How monitor resolution nearly cost the SNP victory in Scotland, and other stories

The recent elections across the UK included a number of e-voting
and e-counting pilots. And for the first time, official observers were
allowed to attend.

The Open Rights Group
called for volunteer observers in February and has now released a report of their
. You can guess the overall summary: no confidence in
the results.

I’ve skimmed the report; it makes scary reading.

It seems that few places were geared up for observers; in at least one
case an official observer was granted less access than the media. The
Electoral Commission stepped in more than once to guide the election

In many places the software vendors appeared more in control than the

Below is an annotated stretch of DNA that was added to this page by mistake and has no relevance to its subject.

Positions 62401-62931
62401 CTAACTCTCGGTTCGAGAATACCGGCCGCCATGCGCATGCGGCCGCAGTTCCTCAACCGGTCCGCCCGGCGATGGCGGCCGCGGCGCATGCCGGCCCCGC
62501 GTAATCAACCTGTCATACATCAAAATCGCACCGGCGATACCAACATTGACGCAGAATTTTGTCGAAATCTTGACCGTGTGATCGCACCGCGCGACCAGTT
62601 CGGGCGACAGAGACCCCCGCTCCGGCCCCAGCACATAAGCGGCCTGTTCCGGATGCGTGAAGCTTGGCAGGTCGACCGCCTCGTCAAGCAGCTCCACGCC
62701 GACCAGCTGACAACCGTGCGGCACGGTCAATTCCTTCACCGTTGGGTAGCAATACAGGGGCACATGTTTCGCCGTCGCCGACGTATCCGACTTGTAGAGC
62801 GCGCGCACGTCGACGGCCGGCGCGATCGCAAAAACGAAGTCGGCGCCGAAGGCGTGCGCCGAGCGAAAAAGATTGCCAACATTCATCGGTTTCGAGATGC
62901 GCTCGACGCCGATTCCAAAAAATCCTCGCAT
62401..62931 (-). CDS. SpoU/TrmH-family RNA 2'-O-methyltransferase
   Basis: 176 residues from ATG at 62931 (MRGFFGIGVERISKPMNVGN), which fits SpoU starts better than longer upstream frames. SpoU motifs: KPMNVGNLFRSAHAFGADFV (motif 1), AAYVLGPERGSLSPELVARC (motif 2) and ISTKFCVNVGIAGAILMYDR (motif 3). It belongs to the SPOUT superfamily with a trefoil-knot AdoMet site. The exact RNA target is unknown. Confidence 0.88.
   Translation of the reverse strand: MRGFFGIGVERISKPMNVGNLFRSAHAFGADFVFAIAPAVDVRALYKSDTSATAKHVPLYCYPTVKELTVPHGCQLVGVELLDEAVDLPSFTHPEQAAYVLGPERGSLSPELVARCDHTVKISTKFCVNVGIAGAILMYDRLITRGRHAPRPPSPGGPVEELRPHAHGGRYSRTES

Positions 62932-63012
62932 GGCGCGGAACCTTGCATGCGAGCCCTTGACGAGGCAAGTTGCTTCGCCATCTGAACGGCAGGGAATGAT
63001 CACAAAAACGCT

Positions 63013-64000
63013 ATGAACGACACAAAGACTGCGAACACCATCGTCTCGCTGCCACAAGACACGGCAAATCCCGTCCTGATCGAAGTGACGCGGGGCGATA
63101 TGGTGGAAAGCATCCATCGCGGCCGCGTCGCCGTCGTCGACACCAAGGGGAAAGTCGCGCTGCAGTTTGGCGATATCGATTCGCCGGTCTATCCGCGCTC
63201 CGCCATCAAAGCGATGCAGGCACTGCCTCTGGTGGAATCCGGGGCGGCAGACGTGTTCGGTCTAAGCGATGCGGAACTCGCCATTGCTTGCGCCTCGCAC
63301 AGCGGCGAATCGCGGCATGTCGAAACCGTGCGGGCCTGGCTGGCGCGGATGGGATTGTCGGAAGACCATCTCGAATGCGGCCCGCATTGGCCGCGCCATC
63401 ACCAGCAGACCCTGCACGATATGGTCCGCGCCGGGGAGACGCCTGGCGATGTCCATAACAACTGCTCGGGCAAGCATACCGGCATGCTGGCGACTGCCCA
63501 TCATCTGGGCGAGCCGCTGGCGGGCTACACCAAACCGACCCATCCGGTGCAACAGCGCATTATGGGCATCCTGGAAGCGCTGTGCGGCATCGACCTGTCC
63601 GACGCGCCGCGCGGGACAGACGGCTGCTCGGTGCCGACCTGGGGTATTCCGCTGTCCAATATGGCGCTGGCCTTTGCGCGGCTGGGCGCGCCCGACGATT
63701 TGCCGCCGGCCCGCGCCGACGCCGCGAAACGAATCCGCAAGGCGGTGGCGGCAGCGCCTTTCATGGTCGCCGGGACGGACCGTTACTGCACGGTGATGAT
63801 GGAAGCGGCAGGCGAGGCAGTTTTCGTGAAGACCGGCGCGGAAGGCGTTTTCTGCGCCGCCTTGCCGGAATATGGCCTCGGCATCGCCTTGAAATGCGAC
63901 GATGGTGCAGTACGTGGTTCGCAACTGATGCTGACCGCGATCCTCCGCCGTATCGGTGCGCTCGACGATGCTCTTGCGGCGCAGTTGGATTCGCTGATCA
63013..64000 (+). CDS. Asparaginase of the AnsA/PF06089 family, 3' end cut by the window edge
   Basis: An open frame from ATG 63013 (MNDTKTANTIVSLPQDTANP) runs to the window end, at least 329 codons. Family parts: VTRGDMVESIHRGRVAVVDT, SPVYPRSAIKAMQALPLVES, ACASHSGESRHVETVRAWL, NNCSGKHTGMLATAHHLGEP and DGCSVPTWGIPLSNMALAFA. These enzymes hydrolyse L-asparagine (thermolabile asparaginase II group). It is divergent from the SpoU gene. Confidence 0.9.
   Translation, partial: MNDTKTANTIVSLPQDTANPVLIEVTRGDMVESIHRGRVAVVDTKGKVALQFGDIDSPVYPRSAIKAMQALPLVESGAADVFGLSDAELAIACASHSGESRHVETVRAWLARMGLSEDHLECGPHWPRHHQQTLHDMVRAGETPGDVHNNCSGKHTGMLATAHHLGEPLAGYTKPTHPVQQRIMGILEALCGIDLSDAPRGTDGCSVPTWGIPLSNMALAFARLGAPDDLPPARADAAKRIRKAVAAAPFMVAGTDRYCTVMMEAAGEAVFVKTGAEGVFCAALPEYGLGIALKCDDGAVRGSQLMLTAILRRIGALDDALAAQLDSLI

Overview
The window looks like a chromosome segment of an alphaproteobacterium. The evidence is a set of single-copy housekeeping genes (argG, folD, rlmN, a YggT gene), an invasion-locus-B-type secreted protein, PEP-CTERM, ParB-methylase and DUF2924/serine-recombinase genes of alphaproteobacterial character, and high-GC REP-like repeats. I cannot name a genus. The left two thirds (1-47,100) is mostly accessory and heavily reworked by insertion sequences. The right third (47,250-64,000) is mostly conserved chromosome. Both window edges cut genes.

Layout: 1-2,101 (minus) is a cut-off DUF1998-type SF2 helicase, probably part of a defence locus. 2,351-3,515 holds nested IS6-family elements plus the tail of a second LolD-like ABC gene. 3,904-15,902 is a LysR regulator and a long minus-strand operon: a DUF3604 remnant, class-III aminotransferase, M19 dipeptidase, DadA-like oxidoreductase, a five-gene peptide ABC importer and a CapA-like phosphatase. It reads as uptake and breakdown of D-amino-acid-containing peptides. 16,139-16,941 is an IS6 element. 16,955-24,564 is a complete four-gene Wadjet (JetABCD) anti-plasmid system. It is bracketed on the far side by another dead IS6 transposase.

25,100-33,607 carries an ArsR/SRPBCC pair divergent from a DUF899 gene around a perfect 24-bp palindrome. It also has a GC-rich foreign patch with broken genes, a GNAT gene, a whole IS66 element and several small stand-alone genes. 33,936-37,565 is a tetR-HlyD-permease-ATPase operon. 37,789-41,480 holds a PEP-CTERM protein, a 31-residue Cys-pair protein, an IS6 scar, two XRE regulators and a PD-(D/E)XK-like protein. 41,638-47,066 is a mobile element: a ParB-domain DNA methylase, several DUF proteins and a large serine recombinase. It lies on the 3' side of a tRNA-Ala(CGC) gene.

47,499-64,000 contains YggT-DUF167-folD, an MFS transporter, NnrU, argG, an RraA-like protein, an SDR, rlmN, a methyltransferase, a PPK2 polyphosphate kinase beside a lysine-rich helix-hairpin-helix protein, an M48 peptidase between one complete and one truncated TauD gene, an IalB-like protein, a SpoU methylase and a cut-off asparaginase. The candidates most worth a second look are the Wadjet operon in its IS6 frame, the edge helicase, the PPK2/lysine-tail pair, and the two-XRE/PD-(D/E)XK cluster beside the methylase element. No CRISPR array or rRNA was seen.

returning officer. There were unguarded PCs lying around with open
ports. There was no certification of voting equipment. A hodge-podge
of software was used, including programs with known unpatched

In one e-voting pilot voters received a two-part receipt containing a
‘voting receipt’ – which seems to be a sixteen-character hex number –
and a ‘ballot signature’, which looks like a cryptographic hash. The
purpose of the receipt is to allow the voter to verify that their vote
was counted. But one pilot gave no instructions on how to do that.
Another pilot allowed people to check their receipt by downloading a
69-page PDF file which – I kid you not – appears to have been produced
by opening an XML file (with no stylesheet) in Firefox and printing to
PDF. The voter must search this PDF file for a line containing their
sixteen-character ‘voting receipt’ – something like this: